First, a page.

Claims of electoral bribery in Lebanon continue; Recent videos an embarrassment to politicians

Source: Facebook
Source: Facebook

In the wake of the Beirut Municipal elections and the victory of the Byerte list, backed by former Prime Minister and leader of the Future Movement Saad Hariri, several delegates and associates gathered before the Future Movement office in Beirut’s Tareeq Jdeede district on Thursday to demand payment for their services, according to several videos posted on social media.

In the videos, electoral staff are seen presenting their cards in a bid to acquire funds. Lebanon’s al-Jadeed channel, also recorded its own video, which alleges that the protesters include citizens who were promised payment in exchange for their vote.

Delegates and staff were hired to campaign for the Byerte list on Sunday. The elections, which were marred by fraud, were won by the aforementioned list but not without controversy. For one, 425 of the total violations, took place in Beirut, LADE reported. They include bribery, pressure on voters, promoting candidates in and around polling stations, the interference of security forces during voting and vote counts, and preventing observers from the contending Beirut Madinati list, from entering polling stations.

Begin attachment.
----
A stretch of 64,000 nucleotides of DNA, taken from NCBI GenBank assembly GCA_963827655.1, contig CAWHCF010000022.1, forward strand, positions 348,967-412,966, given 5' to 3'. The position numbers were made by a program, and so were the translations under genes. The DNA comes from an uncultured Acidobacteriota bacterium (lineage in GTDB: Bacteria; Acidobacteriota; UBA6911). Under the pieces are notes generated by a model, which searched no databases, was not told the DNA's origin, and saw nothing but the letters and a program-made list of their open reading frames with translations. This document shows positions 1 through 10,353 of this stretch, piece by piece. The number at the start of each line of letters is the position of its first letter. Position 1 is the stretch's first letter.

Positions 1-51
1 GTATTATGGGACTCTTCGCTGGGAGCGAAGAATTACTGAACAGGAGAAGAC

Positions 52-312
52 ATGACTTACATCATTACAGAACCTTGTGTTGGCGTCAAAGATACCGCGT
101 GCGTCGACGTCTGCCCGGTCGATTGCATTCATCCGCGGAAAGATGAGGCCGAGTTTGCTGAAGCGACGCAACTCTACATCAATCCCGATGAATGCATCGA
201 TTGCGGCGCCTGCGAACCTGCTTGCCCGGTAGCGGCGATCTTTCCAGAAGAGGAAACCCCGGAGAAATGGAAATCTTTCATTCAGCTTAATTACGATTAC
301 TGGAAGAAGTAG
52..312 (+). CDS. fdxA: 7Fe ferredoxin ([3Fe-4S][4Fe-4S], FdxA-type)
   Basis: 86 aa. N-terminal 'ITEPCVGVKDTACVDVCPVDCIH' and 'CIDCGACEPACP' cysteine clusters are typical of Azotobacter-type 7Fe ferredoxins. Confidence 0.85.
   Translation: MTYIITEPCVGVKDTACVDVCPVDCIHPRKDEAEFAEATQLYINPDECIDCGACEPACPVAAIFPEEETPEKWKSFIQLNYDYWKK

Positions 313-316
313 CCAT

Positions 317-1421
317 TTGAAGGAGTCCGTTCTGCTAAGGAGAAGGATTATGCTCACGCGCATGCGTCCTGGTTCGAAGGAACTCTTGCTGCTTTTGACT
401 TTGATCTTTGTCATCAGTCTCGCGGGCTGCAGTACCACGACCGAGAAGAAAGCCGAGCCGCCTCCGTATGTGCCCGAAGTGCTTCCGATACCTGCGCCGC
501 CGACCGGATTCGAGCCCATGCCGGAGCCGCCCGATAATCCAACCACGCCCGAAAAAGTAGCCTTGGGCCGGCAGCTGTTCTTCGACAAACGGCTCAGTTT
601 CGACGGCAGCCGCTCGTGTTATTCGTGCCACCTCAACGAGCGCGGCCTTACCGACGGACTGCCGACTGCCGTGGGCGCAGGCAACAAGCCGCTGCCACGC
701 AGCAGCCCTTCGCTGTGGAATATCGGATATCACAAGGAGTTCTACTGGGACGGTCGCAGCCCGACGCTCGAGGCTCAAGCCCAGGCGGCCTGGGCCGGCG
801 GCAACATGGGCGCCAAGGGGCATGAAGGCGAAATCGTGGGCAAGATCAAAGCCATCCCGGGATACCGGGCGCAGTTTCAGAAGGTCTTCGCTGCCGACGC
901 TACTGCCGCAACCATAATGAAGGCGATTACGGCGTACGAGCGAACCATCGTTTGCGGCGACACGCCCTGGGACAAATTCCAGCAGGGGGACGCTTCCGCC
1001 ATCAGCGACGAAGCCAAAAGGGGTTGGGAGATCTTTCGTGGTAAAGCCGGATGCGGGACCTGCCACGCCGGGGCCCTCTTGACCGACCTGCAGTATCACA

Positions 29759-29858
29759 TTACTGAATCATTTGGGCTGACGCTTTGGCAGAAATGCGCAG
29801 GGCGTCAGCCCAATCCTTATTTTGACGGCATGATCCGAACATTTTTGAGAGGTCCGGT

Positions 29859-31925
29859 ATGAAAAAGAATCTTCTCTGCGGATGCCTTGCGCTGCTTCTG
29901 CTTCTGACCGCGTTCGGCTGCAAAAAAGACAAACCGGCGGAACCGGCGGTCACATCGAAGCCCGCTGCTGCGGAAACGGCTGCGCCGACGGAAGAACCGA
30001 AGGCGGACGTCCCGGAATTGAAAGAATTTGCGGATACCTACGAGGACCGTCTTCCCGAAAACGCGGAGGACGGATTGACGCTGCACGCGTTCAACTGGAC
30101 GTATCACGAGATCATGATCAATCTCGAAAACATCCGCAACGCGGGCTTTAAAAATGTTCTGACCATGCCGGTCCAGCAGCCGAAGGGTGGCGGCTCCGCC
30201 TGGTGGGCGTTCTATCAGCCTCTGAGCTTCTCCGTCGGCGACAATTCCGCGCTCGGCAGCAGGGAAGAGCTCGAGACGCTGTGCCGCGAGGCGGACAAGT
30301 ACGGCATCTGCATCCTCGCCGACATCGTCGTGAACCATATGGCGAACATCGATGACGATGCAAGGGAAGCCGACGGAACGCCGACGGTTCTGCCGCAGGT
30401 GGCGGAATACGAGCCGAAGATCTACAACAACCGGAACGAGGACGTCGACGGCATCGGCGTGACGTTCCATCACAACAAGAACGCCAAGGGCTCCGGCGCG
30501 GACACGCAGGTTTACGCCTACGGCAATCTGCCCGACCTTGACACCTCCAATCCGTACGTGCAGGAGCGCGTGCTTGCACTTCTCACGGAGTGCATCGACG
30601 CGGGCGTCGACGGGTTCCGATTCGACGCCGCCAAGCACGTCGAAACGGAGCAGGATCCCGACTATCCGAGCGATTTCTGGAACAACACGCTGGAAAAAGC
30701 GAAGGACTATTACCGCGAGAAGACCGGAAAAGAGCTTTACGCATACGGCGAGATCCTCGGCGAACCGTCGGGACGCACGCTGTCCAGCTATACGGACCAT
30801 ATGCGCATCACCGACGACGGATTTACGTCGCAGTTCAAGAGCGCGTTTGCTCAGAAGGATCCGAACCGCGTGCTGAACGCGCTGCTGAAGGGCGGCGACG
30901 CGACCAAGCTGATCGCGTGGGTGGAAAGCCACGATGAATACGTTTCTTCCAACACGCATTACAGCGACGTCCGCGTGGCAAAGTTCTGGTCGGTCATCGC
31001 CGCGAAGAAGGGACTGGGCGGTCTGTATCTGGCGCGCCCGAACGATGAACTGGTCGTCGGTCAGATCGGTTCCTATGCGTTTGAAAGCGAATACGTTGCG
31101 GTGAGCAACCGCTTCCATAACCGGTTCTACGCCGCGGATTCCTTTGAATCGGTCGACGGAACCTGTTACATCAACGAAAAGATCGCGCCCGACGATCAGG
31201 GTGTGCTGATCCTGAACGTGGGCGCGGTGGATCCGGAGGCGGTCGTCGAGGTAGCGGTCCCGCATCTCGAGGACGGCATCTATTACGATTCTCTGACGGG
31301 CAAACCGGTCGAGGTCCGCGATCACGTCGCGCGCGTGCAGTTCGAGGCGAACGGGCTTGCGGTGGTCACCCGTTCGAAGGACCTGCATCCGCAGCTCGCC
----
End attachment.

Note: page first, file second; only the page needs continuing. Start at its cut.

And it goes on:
BM lost by too small a margin to inspire confidence in traditional campaigning. The techniques which have secured the reelection of many career politicians, are being executed as well as possible, and are nonetheless failing. The protesting of delegates and staff members shortly after the election, is an embarrassing manifestation on the part of Lebanese politicians for failing to understand the changing climate, the fundamental appeal of Beirut Madinati, and the needs of the people.

The leadership of the major parties refuses to grasp the extent to which the world is changing. They refuse to believe that electoral programs do more to motivate the electorate than the slaughter of many sheep at the feet of the za3eem.

Electoral bribery is not exclusive to any Lebanese political party, but for the first time in many years, it is becoming more and more apparent. What once happened behind closed doors, has now come out into the open, and voters are starting to see that electing the candidate with a defined program may cause their condition to improve far more than the price for which their vote is sold.

Will political parties adapt to these realities or be condemned to wither away? That remains to be seen.

Nadine Mazloum is an Australian born, Beirut bred multimedia journalist, editor, and blogger. She most recently worked as StepFeed's Senior Editor. Before that, she was the news editor and resident blogger for the Lebanese Broadcasting Corporation International [LBCI] and has held several positions with well-known media outlets both locally and internationally. Her work appears online both on LBCI and on her personal blog, NewsroomNomad©.


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